'I’m very hopeful about it, but that doesn’t mean it’s going to go away completely'
Amid the continued pulling back of the curtain on sexual harassment and assault in Hollywood, Judd Apatow is both calling for change and calling out “cowards” in the industry who continued to work with known culprits.
“Most of this is about violence and very serious harassment,” the Knocked Up director said in a candid interview with Deadline. “There’s certainly a level of it which is about people being disrespectful, and they shouldn’t be, but the majority of this is about violent crime, and about why people in our industry were and are willing to ignore violent crimes to line their own pockets, or protect their careers. That’s what this is about. How come people worked with Harvey Weinstein when they knew that he was assaulting people?”
Apatow mentioned Daryl Hannah’s recent account of multiple alleged attempts by Weinstein to get into her hotel room, including one instance where she felt the need to barricade herself in with a dresser blocking the door. Among the people that the Kill Bill star says she told about the incident was her director Quentin Tarantino, who has since admitted that he “knew enough to do more than I did.”
“If one of the lead actresses of my film called me up and said, ‘I had to put a dresser up against the door because one of your producers was trying to push his way in,’ I would never work with that person again, and I would tell somebody,” said Apatow. “Don’t work with Harvey Weinstein. It’s not more complicated than that. Aren’t we allowed to say that if somebody harasses or commits violent crime against people in our industry, that we will decide not to work with them? This isn’t a lewd comment at a party. This is assault. If you know somebody is assaulting people or terrorizing people, why do you want to make the next movie with them?”
He added, “We shouldn’t be making TV shows with Bill Cosby. We shouldn’t be putting on new shows with Bill O’Reilly. We shouldn’t be starring in movies produced by Harvey Weinstein.”
Despite the sudden influx of victims feeling empowered to come forward and the resulting blowback on the alleged assaulters, Apatow believes sexual misconduct can’t be completely erased from Hollywood. However, he does think great progress can be made in preventing and dealing with it.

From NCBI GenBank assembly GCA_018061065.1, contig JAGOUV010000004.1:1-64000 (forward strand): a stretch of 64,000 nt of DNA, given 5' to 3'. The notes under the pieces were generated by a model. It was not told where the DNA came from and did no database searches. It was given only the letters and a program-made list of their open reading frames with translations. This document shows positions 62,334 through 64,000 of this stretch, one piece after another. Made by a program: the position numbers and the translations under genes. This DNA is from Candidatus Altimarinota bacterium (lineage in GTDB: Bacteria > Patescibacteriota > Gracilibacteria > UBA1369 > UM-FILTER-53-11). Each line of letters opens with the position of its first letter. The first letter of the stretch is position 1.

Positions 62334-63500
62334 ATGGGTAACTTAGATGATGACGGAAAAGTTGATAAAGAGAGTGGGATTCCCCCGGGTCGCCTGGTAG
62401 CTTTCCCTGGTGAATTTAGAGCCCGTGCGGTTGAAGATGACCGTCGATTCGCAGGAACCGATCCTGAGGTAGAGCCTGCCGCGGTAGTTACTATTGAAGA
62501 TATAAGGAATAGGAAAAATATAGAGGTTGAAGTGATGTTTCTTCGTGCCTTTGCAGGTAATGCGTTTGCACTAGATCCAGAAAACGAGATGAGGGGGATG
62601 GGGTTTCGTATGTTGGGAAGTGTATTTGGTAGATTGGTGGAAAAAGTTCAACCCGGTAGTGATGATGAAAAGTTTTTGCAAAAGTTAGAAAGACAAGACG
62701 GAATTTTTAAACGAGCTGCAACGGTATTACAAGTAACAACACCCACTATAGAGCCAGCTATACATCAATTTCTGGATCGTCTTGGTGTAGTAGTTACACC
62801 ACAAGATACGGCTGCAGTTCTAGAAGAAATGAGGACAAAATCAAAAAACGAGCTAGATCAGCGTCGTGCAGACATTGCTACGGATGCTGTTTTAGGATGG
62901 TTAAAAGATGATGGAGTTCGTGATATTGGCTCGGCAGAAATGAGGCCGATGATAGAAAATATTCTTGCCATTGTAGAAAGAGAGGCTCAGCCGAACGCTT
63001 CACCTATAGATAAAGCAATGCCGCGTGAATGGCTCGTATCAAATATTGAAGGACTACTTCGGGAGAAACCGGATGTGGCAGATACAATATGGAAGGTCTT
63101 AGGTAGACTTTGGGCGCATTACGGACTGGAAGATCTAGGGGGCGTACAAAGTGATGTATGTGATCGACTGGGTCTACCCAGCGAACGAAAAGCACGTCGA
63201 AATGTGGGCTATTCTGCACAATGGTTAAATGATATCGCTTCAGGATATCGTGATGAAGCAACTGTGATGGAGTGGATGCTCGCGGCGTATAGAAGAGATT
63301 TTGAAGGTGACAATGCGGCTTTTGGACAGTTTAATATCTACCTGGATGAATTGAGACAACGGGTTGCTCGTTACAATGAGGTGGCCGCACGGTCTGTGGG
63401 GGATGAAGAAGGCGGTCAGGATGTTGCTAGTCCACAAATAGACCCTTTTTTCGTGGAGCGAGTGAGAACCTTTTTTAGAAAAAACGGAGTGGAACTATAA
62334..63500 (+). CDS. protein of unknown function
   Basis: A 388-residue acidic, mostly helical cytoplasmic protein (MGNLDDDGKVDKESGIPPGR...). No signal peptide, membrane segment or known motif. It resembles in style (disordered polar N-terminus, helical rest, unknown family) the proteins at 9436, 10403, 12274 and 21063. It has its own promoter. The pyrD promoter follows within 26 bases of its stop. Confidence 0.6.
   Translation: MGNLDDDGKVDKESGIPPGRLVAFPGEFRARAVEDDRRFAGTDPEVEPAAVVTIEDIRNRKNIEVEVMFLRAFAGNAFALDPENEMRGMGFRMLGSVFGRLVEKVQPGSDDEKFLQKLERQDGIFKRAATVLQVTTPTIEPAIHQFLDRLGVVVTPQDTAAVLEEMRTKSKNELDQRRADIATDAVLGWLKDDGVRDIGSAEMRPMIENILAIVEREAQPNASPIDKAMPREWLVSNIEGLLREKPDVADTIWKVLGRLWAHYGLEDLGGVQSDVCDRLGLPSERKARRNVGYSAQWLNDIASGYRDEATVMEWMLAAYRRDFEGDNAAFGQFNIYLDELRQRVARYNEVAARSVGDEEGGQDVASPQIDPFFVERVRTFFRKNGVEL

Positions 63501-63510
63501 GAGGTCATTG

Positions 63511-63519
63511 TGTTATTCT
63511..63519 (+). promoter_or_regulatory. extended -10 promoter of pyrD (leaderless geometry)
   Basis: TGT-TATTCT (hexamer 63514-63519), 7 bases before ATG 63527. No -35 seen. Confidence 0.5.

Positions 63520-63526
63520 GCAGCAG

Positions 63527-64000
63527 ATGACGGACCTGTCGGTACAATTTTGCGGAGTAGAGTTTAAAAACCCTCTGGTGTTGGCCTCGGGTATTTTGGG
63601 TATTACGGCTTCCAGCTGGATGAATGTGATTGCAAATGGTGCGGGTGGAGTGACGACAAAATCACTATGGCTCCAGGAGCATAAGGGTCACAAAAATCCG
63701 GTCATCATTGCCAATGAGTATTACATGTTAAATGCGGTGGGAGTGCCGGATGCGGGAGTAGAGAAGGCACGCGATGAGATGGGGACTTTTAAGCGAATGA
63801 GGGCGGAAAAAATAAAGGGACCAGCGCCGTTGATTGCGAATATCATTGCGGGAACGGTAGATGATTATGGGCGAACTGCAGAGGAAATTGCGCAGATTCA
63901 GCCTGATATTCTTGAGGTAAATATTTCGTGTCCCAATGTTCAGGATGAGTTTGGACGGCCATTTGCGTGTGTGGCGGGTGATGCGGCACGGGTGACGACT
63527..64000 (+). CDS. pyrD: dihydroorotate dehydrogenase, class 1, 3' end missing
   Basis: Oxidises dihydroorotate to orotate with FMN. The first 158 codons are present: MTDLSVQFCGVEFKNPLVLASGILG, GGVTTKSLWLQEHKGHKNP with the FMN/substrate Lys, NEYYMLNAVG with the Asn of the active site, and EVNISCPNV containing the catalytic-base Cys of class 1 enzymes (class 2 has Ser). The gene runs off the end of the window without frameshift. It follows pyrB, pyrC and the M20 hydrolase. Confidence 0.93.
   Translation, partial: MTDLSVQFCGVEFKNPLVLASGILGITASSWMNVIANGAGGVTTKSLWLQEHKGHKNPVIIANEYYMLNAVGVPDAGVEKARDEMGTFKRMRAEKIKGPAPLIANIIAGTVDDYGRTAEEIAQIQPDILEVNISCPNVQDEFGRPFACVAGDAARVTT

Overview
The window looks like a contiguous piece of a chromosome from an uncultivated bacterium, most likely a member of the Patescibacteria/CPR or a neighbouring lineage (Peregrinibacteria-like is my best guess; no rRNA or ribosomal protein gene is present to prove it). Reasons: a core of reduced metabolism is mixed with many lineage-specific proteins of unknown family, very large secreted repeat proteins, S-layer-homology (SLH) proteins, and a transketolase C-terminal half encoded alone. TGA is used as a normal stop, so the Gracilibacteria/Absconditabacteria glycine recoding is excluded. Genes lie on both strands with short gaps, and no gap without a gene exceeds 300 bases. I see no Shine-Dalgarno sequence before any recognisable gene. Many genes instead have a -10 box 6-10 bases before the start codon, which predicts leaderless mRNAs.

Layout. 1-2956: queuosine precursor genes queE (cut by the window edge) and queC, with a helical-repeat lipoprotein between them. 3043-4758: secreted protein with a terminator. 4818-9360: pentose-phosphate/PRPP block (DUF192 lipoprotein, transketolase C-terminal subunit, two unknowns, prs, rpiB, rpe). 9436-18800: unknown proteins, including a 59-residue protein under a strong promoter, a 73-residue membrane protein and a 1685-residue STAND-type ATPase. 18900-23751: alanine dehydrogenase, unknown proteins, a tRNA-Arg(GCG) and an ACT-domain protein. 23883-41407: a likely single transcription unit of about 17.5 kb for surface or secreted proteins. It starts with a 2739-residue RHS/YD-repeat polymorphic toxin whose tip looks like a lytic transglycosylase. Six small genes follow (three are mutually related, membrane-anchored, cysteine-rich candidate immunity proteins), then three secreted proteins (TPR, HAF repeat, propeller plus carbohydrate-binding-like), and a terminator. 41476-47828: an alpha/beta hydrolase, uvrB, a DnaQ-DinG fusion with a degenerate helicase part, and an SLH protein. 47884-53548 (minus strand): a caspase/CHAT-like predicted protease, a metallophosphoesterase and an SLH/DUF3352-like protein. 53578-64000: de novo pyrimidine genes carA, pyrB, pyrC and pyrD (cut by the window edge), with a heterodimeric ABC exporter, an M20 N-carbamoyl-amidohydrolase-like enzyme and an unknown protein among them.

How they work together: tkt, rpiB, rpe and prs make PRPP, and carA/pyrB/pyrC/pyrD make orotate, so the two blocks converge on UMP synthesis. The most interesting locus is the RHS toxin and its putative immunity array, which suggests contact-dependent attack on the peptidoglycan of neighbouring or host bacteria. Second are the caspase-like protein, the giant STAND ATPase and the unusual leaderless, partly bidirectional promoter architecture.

“We’re always going to see it happen again. We just might reduce it,” he shared. “Because there’s always rapists, there’s always murderers. There’s always people who commit sexual harassment. It’s just about how we deal with it. It’s never going to be gone, but we can say it’s not acceptable at all, and then hopefully it changes the frequency. I think that’s happening; I think that will happen. I do think that this is going to change the way a lot of people do business. I’m very hopeful about it, but that doesn’t mean it’s going to go away completely.”
Among Apatow’s suggestions for helping incorporate change in the industry are sexual harassment seminars, educating young actors and actresses on “their rights,” and “creating an environment that is more supportive of women.”
“I think leaders in the industry should get together — the heads of the studios, the heads of the agencies, the heads of management companies, the heads of production companies — get together in a room, and share their experiences, and talk about how they manage their employees and their sets, and try to come up with constructive ways to approach this, going forward,” he said, citing O’Reilly and Cosby being dropped by their agencies. “There are probably a lot of ways that we can create accountability for everybody. But people should talk about what happened. I think people are just beginning to realize that they should speak up… We need to find a way to make it possible for them to do that.”
Read the full interview here.